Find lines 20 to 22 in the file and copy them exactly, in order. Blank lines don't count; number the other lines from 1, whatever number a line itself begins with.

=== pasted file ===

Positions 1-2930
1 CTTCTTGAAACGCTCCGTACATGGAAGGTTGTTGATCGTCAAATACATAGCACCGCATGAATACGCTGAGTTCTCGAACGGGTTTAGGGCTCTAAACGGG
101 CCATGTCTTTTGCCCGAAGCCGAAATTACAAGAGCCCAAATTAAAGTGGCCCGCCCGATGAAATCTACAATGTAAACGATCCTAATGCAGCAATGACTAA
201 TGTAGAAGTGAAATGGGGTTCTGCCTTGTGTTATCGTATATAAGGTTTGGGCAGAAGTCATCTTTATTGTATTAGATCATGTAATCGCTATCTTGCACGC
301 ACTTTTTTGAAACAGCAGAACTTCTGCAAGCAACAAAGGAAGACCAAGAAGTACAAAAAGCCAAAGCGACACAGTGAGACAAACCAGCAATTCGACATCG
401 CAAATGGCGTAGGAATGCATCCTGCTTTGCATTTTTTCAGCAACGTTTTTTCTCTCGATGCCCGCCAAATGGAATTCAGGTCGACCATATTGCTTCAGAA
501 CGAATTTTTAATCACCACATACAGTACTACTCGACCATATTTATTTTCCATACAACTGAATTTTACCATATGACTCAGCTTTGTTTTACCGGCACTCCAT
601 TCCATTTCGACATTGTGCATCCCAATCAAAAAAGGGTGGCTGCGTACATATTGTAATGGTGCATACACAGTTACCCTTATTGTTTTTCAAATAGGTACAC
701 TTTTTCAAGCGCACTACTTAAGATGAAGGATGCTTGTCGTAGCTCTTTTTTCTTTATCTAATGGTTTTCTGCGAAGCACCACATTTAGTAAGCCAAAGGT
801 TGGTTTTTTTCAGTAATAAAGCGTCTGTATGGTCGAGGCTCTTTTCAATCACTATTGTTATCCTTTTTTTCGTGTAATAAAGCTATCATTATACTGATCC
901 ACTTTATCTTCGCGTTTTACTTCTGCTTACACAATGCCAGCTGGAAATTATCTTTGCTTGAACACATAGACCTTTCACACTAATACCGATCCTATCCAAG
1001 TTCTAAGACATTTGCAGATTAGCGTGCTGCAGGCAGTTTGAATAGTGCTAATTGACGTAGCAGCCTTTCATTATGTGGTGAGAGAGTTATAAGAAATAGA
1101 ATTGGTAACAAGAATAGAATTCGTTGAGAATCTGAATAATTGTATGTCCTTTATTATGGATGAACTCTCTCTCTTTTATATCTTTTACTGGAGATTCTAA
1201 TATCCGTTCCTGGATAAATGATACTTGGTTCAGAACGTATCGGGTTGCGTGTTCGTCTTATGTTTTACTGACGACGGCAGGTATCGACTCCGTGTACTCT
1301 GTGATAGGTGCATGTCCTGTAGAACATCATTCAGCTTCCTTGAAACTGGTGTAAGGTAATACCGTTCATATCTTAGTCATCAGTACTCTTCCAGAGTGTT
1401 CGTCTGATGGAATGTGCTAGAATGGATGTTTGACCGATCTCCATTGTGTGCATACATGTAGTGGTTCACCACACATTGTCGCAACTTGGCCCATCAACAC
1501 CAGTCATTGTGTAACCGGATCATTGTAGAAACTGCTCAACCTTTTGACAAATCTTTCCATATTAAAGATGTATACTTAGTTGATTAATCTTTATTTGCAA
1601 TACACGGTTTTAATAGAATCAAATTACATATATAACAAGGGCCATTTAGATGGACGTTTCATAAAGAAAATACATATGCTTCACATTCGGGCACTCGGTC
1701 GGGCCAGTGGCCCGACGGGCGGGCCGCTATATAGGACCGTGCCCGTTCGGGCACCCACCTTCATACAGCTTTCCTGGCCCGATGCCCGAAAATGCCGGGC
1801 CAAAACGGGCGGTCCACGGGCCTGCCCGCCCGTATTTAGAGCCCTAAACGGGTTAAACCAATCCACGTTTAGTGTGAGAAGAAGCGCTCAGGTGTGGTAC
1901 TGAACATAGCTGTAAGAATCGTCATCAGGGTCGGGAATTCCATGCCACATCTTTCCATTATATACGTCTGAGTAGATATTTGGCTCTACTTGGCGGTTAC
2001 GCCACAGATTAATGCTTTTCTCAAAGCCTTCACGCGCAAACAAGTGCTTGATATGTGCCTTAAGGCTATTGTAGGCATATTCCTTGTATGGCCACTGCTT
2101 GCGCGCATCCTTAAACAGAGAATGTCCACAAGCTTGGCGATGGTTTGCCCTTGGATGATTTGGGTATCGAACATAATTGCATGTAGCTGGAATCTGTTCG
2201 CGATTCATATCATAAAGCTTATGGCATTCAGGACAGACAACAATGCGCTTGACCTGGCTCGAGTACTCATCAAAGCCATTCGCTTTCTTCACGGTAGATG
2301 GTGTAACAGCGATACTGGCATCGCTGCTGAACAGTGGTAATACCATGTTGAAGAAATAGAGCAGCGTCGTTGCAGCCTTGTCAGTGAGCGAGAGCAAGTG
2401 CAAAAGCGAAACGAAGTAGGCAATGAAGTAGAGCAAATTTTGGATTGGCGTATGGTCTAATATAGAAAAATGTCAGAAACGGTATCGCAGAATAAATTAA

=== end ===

1801 CAAAACGGGCGGTCCACGGGCCTGCCCGCCCGTATTTAGAGCCCTAAACGGGTTAAACCAATCCACGTTTAGTGTGAGAAGAAGCGCTCAGGTGTGGTAC
1901 TGAACATAGCTGTAAGAATCGTCATCAGGGTCGGGAATTCCATGCCACATCTTTCCATTATATACGTCTGAGTAGATATTTGGCTCTACTTGGCGGTTAC
2001 GCCACAGATTAATGCTTTTCTCAAAGCCTTCACGCGCAAACAAGTGCTTGATATGTGCCTTAAGGCTATTGTAGGCATATTCCTTGTATGGCCACTGCTT